Taking on the town’s traffic


The issues of congestion, pollution and parking brought about by increased traffic in Rye is a long running and growing problem for which this ancient and medieval Cinque Port is ill equipped. In response, a group of residents has formed the Action for Safer Traffic in Rye (ASTIR) and are seeking the views of residents and those working in Rye regarding traffic issues.

ASTIR will be gathering evidence to help tackle the traffic problems experienced by people living, working and visiting Rye. This includes speeding, illegal parking, increased noise, pollution levels, as well as the effects of increased traffic volumes passing through town – both local as well as the heavy goods vehicles thundering through on their onward journey.

The group will be investigating where new pedestrian crossings and other road safety measures should be located to make walking safer and will be lobbying for Rye to become a 20mph zone.

One of the most pressing areas for investigation is that of air quality. A number of residents have expressed their concerns about the increased pollution levels. This is partly down to more and congested traffic but also because of the popularity of diesel engines, which are known to be the worst polluters.

Since the opening of the Channel Tunnel, a number of long standing residents have witnessed a substantial increase in HGV traffic through Rye. The sheer size of the trucks means houses shake as they speed by with vibrations being felt in adjacent roads, including in the citadel, but more concerning is that a number of roads that they use are not wide enough for them to pass each other without mounting the pavement. The group has been gathering evidence of “near misses” and where lorries have come dangerously close to pedestrians. In one instance a resident was struck by a wing mirror and had her rib broken as the passing lorry came close to the pavement beside her.

ASTIR members have already met with Amber Rudd MP, Rother District Councillors and Rye Town Councillors about their concerns. Communication has also taken place with Highways England and it has been agreed to resurface Fishmarket Road and South Undercliff with noise reducing tarmac in June 2018. The group are now aiming to do an analysis of all the “hot spots” in Rye, such as Station Approach, that need to be tackled and will be liaising with the relevant authorities on behalf of all residents of Rye.

If you have first hand knowledge of any traffic/safety problems in Rye and are interested in joining ASTIR to support their aims please contact Vickie Nocera, Chair of ASTIR (01797-224228) or vnocera@btinternet.com).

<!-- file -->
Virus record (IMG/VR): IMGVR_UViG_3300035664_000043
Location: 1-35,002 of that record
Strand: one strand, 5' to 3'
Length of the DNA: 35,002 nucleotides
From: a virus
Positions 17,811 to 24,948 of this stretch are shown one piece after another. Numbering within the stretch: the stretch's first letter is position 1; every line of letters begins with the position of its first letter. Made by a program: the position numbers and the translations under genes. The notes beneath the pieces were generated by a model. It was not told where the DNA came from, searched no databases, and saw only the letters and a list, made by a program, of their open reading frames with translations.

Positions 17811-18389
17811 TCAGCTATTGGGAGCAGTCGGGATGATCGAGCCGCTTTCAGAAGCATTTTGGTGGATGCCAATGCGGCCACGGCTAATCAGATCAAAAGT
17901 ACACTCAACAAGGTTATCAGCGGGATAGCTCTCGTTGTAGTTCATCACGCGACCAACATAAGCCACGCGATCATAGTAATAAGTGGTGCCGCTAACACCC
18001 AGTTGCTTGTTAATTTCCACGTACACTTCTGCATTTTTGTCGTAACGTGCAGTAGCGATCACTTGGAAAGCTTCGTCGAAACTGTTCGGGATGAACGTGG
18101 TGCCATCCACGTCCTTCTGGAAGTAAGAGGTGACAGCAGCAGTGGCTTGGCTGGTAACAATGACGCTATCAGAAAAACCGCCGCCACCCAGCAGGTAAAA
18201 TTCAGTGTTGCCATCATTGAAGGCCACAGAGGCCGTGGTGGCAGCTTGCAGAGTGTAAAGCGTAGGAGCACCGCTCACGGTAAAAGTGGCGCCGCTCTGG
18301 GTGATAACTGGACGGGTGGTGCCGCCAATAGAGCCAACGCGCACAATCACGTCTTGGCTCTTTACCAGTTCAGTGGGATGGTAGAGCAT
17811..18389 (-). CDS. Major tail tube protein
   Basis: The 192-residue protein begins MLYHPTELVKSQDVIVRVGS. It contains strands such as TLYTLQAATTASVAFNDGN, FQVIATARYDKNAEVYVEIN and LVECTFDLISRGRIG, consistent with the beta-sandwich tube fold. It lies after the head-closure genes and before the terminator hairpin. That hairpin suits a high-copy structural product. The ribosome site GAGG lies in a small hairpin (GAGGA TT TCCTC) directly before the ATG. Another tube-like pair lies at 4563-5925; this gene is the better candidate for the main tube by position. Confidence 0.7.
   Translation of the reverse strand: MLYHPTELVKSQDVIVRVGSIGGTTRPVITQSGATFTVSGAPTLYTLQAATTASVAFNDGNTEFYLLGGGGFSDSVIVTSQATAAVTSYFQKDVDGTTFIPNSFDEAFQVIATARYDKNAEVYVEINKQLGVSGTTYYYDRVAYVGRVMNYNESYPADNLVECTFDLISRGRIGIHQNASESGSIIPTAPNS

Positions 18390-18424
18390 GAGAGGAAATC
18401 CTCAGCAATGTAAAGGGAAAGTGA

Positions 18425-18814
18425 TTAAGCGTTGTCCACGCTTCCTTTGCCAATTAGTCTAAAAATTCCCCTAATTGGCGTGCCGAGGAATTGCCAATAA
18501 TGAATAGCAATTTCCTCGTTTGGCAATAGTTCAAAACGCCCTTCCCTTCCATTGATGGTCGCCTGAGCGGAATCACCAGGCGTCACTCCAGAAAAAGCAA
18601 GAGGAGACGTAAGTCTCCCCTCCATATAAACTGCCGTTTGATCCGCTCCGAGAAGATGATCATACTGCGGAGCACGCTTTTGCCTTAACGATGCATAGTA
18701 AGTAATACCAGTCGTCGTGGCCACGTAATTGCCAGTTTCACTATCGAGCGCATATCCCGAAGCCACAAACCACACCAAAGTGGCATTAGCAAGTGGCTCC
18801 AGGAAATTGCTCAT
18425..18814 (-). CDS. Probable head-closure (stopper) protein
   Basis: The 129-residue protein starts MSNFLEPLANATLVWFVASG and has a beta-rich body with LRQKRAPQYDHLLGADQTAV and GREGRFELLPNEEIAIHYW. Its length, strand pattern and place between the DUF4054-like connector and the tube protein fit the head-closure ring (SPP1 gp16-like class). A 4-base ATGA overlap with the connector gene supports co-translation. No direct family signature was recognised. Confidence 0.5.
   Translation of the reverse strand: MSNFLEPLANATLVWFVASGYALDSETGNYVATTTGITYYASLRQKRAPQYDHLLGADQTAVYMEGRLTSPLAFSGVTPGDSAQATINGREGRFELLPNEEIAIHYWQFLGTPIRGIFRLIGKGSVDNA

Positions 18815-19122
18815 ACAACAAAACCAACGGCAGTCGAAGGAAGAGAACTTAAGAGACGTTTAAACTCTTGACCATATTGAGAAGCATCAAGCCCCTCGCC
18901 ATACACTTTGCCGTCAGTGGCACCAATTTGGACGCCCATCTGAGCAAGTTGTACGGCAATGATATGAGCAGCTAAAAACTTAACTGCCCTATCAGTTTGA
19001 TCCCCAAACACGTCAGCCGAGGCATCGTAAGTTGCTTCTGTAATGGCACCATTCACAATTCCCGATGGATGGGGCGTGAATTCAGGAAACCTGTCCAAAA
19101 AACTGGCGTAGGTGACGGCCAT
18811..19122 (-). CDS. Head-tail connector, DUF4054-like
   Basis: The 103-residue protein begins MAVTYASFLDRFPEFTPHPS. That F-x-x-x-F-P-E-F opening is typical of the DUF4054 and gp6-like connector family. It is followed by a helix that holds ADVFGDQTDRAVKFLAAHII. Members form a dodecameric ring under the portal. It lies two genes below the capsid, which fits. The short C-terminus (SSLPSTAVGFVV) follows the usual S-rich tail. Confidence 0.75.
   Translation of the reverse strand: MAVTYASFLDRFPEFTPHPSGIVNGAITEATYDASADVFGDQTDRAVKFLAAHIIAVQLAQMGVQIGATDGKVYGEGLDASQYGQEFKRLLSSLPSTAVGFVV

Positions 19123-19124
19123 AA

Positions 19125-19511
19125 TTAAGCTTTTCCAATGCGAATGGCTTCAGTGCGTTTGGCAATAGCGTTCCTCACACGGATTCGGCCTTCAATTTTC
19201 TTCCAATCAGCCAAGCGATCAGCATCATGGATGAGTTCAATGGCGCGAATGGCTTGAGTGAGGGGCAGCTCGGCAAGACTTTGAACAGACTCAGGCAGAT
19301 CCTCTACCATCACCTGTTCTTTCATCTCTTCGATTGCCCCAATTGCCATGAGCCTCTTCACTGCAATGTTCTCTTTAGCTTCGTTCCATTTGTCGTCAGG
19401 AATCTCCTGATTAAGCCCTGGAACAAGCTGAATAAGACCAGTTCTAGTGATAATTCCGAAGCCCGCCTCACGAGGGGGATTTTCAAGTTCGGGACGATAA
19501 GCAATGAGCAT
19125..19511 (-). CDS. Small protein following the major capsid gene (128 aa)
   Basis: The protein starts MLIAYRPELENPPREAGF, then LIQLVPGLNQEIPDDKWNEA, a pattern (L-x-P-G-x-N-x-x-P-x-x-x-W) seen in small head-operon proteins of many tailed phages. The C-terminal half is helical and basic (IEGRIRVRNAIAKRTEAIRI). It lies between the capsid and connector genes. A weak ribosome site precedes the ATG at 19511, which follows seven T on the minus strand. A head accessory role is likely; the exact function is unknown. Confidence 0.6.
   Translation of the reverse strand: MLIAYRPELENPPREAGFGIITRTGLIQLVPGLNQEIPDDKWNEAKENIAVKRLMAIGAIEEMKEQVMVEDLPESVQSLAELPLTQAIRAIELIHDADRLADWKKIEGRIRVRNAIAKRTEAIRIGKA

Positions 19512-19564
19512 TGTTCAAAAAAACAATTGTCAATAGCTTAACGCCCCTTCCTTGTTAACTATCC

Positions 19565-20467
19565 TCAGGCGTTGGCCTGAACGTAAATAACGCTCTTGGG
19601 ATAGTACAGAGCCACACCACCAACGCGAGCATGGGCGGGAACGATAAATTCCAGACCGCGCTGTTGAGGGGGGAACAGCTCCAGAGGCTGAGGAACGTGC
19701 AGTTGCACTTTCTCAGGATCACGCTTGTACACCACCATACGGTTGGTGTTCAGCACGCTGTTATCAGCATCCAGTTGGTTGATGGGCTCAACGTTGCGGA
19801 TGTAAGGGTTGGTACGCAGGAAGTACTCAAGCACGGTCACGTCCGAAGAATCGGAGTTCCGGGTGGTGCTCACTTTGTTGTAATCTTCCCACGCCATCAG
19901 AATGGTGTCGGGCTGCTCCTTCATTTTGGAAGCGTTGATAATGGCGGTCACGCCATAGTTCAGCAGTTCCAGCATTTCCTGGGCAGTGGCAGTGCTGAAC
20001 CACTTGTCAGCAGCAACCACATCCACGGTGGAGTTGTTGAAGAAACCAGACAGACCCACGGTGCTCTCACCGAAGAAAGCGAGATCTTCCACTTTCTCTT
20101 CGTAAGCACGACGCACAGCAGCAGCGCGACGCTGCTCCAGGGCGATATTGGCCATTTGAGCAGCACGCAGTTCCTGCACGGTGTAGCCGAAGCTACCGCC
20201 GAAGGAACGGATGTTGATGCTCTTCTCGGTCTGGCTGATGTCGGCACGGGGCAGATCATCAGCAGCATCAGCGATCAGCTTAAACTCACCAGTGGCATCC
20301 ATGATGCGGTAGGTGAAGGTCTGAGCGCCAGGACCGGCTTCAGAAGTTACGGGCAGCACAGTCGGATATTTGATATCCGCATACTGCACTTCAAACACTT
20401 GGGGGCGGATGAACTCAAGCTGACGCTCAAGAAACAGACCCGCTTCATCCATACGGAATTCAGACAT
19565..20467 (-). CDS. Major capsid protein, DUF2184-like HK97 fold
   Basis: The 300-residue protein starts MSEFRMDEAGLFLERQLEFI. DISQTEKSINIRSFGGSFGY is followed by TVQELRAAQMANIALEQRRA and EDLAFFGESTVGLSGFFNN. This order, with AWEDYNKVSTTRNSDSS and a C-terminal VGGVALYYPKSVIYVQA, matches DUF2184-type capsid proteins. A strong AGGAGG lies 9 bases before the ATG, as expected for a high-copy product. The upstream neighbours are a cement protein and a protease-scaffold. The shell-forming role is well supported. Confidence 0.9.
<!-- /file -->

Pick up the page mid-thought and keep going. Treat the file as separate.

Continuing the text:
Photo: Vickie Nocera

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  1. Good to see residents have formed a group called ASTIR,to tackle the growing problem of pollution, and traffic in our town, just a couple of suggestions to them, we need all our pedestrian crossing to be pelican,like the one by Lucknow carpark,and the narrowest part of south undercliffe from Shipyard lane, to St Margaret’s terrace, should be double yellow lines, something we were promised years ago, but as usual never materalised.

  2. Well done to those involved in ASTIR. It needs a vocal lobby group to keep our elected representatives working on solutions.

  3. What terrific news about ASTIR.
    I live on the Winchelsea Rd and have been in communication with Highways England about the speed of cars on this Rd and the virtual non existence of 30mph signs.

    I would be happy to join your group.

  4. While not unhappy to see additional pressure applied to try and solve the traffic issues of Rye I should remind readers that Rye Town Council has had a Highways Forum for several years to consider exactly those problems. The Forum has representatives from the Council, Rye Conservation Society, Rye Community Transport, Sussex Police and East Sussex County Council’s Highways department.

    Many of the troublespots listed above have already been examined by the Forum in detail. What folk do not realise is that there are significant limitations on what can be achieved. For example, the A259 is a trunk road and is administered by Highways England, and it is not possible to place a 20 mph limit on a trunk road. 30 mph signs are not permitted in built-up trunk roads that have street lighting. Reducing traffic speed to 20 mph has been shown in studies elsewhere to reduce average speeds by only 0.7 mph and the cost of implementing a 20 mph zone could be as much as £1m. Crossing changes require evidence of risk; there have been no major accidents that are sufficiently serious to warrant changes. Street layout changes require extensive and expensive consultation; thus, a proposal from the Conservation Society to reduce parking by the High Street cashpoints at the bottom of West Street failed because the cost of a consultation (quoted at £85,000) was prohibitive. There has been much hot air over the dangers of Deadman’s Lane but serious examination revealed that vehicle speeds were low, and again there had been no accidents. The problem of speeding on New Road might be mitigated if the 30 mph signs at the start of the built-up area were moved further onto the marsh, with the speed indicator likewise brought outwards. Pat Hughes from Rye Community Transport has done some valuable work on speed issues and it would be a pity if time was wasted repeating it.